The potential abounds for affordable sprinkler systems, which will significantly increase survivability rates. At the conference, Graeme Leonard of Reliable Automatic Sprinklers in the UK spoke of some of the latest innovations.
Reliable has completed a project looking into retrofitting sprinklers to existing high rise apartments and they have had considerable success. In fact, one elderly person’s life has already been saved from a fire when one of the systems was triggered following an electrical fire in a mobility scooter parked just outside the person’s home. The sprinklers stopped the fire spreading past the front door, almost certainly averting a tragedy.
It should also be noted that it’s not just our aging population that are at risk. More people with disabilities are able to move to independent living thanks to support through initiatives like the National Disability Insurance Scheme. As with older people, the ability to quickly vacate a house if a fire occurs may be compromised and we must protect our most vulnerable using modern technology such as smoke alarms for the deaf or hard of hearing.
Again, the potential for sprinklers is easy to see.
Standpipe Rack Hose Video
Supporting the association’s mission to save lives and protect property through fire safety education, the Fire Equipment Manufacturers’ Association released an educational video on the features and benefits of standpipe rack hoses. This educational video provides an overview of standpipe rack hose systems and highlights the importance of these systems as part of balanced fire protection plan for buildings.
“Incorporating a balanced fire protection design in commercial buildings helps to minimize safety risks by providing multiple channels for fire notification and protection,” says Duane Leonhardt, fire hose and interior equipment division chair. “Building owners, managers, and occupants play key roles in designing and executing fire protection plans, so we produced this video specifically with them in mind.”
Standpipe rack hose systems are just one element of a complete balanced protection plan; other elements may include portable fire extinguishers, automated suppression systems, smoke detectors, and fire alarms.
In addition to providing a summary of the components and operation of standpipe rack hose systems, the video also reviews the unique features of these systems, including: Quick suppression of fires; One-person operation; Minimal water damage; Pathway clearing for occupant rescue; Occupant protection during rescue.
The educational standpipe rack hose video is available for viewing and sharing on YouTube and SlideShare.
This standpipe rack hose video is the fourth educational video created and posted on the Fire Equipment Manufacturers’ Association’s YouTube and SlideShare accounts. Other educational videos include: How to Use a Portable Fire Extinguisher, Your First Defense When Disaster Strikes (NFPA 1126) and UL300 – Protecting Commercial Kitchens.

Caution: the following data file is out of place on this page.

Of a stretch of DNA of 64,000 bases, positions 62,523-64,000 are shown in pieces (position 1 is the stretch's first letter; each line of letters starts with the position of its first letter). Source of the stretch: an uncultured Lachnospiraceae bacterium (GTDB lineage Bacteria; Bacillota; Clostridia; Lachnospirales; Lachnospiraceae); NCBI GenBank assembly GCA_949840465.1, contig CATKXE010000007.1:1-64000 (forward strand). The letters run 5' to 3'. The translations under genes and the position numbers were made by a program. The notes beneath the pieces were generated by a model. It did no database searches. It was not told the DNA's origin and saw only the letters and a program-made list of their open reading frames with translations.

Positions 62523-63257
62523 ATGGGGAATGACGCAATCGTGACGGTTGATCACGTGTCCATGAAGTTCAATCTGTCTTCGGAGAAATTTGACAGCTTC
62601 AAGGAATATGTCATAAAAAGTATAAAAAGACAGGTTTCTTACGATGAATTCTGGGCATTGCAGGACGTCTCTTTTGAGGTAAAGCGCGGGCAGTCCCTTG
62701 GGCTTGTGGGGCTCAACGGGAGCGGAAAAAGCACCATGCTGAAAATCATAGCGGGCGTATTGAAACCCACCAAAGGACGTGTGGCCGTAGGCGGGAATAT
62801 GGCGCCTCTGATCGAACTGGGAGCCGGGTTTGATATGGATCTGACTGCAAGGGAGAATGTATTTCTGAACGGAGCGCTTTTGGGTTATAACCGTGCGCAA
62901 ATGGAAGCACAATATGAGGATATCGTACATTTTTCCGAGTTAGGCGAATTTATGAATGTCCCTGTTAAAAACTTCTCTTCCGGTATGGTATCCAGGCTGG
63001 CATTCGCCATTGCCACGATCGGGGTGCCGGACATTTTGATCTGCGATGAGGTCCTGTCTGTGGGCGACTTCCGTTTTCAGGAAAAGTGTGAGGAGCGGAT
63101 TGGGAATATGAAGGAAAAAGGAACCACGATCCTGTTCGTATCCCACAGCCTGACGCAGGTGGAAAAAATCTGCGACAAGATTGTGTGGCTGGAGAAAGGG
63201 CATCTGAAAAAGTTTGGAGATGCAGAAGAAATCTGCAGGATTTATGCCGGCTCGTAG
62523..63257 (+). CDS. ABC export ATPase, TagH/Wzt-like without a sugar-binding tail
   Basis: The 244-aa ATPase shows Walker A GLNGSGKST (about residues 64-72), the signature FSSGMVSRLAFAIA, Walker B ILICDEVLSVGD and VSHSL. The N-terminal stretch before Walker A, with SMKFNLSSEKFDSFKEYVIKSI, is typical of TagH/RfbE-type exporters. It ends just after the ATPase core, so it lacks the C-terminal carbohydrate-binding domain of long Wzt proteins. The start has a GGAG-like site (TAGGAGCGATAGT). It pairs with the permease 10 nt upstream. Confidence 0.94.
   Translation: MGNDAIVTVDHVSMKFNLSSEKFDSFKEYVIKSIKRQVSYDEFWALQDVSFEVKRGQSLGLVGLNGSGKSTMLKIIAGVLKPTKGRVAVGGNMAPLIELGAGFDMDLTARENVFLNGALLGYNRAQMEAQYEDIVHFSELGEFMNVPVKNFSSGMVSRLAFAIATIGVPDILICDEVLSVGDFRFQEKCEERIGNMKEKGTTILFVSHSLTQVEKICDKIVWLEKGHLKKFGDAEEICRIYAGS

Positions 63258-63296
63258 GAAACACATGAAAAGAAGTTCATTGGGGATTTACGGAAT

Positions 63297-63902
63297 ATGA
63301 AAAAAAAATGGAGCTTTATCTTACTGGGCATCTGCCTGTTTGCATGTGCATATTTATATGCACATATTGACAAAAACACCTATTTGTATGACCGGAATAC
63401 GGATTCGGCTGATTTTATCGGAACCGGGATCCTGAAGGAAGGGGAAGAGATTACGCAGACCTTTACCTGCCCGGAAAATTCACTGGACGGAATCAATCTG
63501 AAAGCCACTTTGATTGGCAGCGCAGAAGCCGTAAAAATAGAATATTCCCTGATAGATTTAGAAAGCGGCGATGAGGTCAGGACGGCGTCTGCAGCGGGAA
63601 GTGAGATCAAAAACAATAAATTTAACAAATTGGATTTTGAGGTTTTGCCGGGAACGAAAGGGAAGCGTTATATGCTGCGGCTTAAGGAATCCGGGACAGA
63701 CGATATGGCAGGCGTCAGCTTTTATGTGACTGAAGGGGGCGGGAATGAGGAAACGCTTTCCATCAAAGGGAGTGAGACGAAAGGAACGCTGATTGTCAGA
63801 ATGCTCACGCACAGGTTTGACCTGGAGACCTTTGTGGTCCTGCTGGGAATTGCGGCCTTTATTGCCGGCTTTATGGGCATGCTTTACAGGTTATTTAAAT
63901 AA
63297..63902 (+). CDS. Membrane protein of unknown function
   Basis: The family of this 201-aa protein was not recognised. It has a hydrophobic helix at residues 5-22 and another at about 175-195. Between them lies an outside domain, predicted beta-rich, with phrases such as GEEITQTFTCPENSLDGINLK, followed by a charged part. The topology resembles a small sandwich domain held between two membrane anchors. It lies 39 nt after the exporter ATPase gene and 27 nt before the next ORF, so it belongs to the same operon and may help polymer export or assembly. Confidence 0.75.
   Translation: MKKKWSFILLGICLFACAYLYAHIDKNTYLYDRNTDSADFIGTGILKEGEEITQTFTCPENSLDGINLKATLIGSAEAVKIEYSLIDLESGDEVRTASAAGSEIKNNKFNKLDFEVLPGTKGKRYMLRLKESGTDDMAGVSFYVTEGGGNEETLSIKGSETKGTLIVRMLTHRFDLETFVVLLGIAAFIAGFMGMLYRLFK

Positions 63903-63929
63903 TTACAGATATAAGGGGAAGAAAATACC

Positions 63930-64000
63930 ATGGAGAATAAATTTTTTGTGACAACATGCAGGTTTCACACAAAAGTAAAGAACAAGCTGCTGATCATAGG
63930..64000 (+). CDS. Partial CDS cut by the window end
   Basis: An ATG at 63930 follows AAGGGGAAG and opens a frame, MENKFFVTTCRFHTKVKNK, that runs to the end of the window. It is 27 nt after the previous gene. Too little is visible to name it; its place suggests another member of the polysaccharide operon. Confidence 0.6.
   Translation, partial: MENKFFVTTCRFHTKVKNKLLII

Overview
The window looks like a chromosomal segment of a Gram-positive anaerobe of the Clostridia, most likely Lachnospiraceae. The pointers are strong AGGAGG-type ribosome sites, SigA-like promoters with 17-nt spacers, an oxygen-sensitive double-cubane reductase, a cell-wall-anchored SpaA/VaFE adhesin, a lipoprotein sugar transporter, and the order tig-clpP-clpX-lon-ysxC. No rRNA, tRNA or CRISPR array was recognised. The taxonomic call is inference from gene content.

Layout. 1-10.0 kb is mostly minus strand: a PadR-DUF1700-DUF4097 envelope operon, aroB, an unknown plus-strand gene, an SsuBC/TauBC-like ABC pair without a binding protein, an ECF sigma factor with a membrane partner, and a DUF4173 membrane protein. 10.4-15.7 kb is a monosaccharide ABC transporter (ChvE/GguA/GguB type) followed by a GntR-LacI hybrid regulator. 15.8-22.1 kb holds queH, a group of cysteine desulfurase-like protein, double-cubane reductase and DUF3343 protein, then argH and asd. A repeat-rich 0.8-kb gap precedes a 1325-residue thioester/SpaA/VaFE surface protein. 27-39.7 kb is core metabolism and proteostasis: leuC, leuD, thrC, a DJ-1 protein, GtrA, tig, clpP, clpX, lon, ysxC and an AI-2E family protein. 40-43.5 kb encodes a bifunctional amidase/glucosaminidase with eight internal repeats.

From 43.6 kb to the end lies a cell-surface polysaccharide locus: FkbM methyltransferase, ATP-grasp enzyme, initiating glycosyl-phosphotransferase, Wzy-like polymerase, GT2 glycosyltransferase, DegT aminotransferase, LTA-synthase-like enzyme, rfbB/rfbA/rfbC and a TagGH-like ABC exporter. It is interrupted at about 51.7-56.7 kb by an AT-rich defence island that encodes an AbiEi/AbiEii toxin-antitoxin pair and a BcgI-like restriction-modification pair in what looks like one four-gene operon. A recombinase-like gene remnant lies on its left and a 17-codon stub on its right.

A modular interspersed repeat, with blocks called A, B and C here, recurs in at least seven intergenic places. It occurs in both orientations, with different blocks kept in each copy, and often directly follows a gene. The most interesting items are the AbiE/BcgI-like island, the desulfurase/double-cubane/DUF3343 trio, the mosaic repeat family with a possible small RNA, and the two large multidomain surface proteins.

The Fire Equipment Manufacturers’ Association is a more than 60 year-old non-profit trade association dedicated to saving lives and protecting property by providing education of a balanced fire protection design.
For more information contact: Fire Equipment Manufacturers’ Association, 1300 Sumner Avenue, Cleveland, OH 44115; (216) 241-7333, www.femalifesafety.org.
Residential Fire Sprinklers Cost Report
The cost to install home fire sprinklers in 51 homes in 17 communities averaged $1.35 per sprinklered square foot, down from the $1.61 average in 2008, according to a report conducted by Newport Partners (Newport) and released by the Fire Protection Research Foundation (the Foundation), an affiliate of the National Fire Protection Association. (Sprinklered square feet is a measure of total area of spaces with sprinklers.) The new report, Home Fire Sprinkler Cost Assessment - 5 Year Update, provides a national perspective on the cost of installing home fire sprinklers.
The primary purpose of the 2013 study was to review current home fire sprinkler costs against a 2008 benchmark study, Home Fire Sprinkler Cost Assessment, also commissioned by the Foundation and conducted by Newport, to better understand the relationship between adoptions, various elements of cost such as installation and materials, how efficiency in design or installation may be introduced, and more.
For more information visit: www.nfpa.org
UL & LPCB Warn of Counterfeit Fire Sprinkler
The following is a notification from UL and the Loss Prevention Certification Board (LPCB) to distributors, contractors, fire departments, regulatory agencies, and authorities having jurisdiction that the fire sprinkler identified below bears a counterfeit UL Certification Mark for the United States and Canada, and a counterfeit LPCB Mark. The fire sprinkler has not been evaluated by UL or LPCB to the appropriate Standards for Safety and it is unknown if the fire sprinkler complies with any safety requirements.
For more information please see the following links:
August 15-18, 2017
Project Manager Academy
August 28, 2017
29th Burn Center Invitational
Grand Geneva Resort & Spa, Lake Geneva, WI
Marty King, firstname.lastname@example.org
September 12, 2017
21st Annual NFSA Minnesota
Chapter Burnaid Golf Classic
Benefitting Burn Center